A new study, presented at the Society of Gynecologic Oncology (SGO) Annual Meeting on Women’s Cancer in Tampa, Florida revealed that bariatric surgery may lower the risk of uterine cancer. Researchers found that obese women, who have undergone bariatric surgery to lose weight, had a 70 percent lower risk of uterine cancer. The risk becomes even lower when the weight is kept off.
Uterine cancer affected approximately 50,000 women in 2013 and is known to be the most common type of cancer of the female reproductive organs; however, obese women are even more prone to uterine cancer. They are two to four times more likely to be affected by it compared to those who have a normal weight.
Kristy Ward, MD, presented the findings of the study during the SGO meeting. She says, “The retrospective analysis of the data proves that obesity increases a woman’s risk of cancer. This new study shows that bariatric surgery is associated with a clinically significant lower risk of uterine cancer, which is in agreement with findings of other studies, for example that the risk of uterine cancer may increase when a woman’s body mass index (BMI) increases.”
For the study, researchers analyzed information of more than seven million admissions for bariatric surgery in women between 2009 and 2013. Of this large group, 103,797 had undergone bariatric surgery previously and 0.4 percent was diagnosed with uterine cancer. Another 832,372 were considered for bariatric surgery and in these women, uterine cancer was diagnosed in nearly 2 percent of the cases. Researchers concluded that obese women, who had not undergone bariatric surgery, were three to four times likely to get uterine cancer compared to those who have had a successful bariatric surgery.
Ward says that the risk of uterine cancer becomes even lower when the weight is kept off after the surgery, but even those who had gained some weight, experienced a 52 percent lower risk compared to those without a history of bariatric surgery.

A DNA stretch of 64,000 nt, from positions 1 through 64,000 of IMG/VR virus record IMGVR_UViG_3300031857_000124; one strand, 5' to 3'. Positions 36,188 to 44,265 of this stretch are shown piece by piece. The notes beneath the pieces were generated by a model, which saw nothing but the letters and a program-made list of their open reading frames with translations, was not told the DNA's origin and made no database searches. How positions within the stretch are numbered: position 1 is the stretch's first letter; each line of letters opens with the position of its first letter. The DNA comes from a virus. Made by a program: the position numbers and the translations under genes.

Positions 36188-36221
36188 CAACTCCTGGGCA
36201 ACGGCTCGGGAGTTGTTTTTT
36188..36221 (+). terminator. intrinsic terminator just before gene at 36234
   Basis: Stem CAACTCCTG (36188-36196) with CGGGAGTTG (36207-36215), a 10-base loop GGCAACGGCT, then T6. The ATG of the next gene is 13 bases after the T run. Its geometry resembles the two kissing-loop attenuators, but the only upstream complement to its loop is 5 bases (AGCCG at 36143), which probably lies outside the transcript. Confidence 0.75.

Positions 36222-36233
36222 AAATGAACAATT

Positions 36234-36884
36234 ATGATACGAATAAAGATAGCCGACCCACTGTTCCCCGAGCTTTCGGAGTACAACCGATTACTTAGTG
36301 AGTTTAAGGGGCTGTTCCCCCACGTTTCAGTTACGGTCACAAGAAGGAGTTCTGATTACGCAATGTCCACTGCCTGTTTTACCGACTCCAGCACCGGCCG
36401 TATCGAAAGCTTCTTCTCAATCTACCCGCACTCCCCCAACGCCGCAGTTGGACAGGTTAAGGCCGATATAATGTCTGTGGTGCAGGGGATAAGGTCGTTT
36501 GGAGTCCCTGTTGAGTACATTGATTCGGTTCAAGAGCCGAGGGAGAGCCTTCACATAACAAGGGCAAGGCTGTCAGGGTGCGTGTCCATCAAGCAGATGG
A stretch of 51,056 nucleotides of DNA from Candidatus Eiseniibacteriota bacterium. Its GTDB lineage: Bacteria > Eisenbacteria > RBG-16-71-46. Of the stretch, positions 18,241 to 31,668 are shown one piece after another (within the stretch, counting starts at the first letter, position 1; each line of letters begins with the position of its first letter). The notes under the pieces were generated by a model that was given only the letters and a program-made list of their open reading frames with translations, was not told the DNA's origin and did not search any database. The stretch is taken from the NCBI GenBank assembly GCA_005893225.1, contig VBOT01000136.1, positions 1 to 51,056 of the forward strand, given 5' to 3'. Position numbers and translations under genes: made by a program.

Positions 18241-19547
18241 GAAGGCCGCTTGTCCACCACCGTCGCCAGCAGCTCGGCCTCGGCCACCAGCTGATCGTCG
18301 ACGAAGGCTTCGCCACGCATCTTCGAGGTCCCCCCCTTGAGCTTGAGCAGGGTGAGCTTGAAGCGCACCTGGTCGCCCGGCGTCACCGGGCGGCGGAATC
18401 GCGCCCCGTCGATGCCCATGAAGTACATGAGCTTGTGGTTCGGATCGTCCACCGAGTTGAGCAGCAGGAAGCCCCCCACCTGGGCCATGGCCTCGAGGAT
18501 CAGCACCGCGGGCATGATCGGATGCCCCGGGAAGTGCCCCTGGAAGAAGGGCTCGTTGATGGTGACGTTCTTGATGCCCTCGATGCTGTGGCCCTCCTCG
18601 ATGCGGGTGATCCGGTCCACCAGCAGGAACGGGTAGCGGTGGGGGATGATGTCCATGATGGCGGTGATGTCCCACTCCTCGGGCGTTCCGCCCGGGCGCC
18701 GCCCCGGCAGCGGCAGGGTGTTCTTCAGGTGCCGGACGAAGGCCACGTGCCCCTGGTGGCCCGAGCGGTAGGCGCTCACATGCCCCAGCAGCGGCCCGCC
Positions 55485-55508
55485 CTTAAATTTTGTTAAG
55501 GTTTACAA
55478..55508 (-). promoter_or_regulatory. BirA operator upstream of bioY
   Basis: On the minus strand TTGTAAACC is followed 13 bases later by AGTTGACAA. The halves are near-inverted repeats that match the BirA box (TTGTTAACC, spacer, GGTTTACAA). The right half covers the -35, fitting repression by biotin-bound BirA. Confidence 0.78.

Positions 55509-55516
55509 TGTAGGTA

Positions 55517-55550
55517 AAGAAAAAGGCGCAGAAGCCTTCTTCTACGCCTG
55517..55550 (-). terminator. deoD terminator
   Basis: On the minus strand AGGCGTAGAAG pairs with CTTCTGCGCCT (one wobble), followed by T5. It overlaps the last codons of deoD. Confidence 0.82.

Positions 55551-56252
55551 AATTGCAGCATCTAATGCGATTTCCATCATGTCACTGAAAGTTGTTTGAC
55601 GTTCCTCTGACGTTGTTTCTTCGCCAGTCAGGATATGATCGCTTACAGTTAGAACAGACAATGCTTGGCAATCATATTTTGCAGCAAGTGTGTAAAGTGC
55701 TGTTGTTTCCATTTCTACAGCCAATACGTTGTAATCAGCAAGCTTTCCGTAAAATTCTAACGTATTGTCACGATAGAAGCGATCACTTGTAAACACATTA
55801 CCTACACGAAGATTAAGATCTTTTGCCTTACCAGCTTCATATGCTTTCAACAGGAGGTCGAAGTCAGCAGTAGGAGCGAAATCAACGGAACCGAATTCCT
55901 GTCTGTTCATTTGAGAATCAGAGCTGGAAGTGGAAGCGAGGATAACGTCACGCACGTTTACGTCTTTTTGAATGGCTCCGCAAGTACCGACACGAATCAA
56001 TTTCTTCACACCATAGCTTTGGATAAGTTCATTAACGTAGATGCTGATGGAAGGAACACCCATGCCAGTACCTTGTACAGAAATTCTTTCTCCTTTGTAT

During the presentation at the SGO meeting, Ward was not able to address the underlying biologic mechanisms by which bariatric surgery lowers the risk of uterine cancer. “The mechanisms remain undetermined for now, but there is some evidence that suggests that bariatric surgery reduces inflammation. This is known to play a big role in the development of any cancer,” she explains. Ward also explained that researchers did not have access to individual patient data in order to evaluate the uterine cancer risk by type of bariatric surgery procedure.
There are several types of bariatric surgery, depending on the patient’s needs. Some limit the amount of food the stomach can hold, others bypass a part of the small intestine, allowing patients to limit their calorie intake. Every year, an estimated 200,000 obese women undergo a bariatric surgery. Although hospitals in the U.S. get much more admissions that than, only those who are significantly overweight, often as much as 100 pounds above the ideal weight, are taken into account for the surgery.
Endometrial cancer, which occurs in the inner lining of the uterus, accounts for 95 percent of uterine cancer and an estimated 50 percent of these can be linked to obesity. The study, confirming that the risk of uterine cancer may be lowered by bariatric surgery, will be published in the April edition of Gynecologic Oncology.
By Diana Herst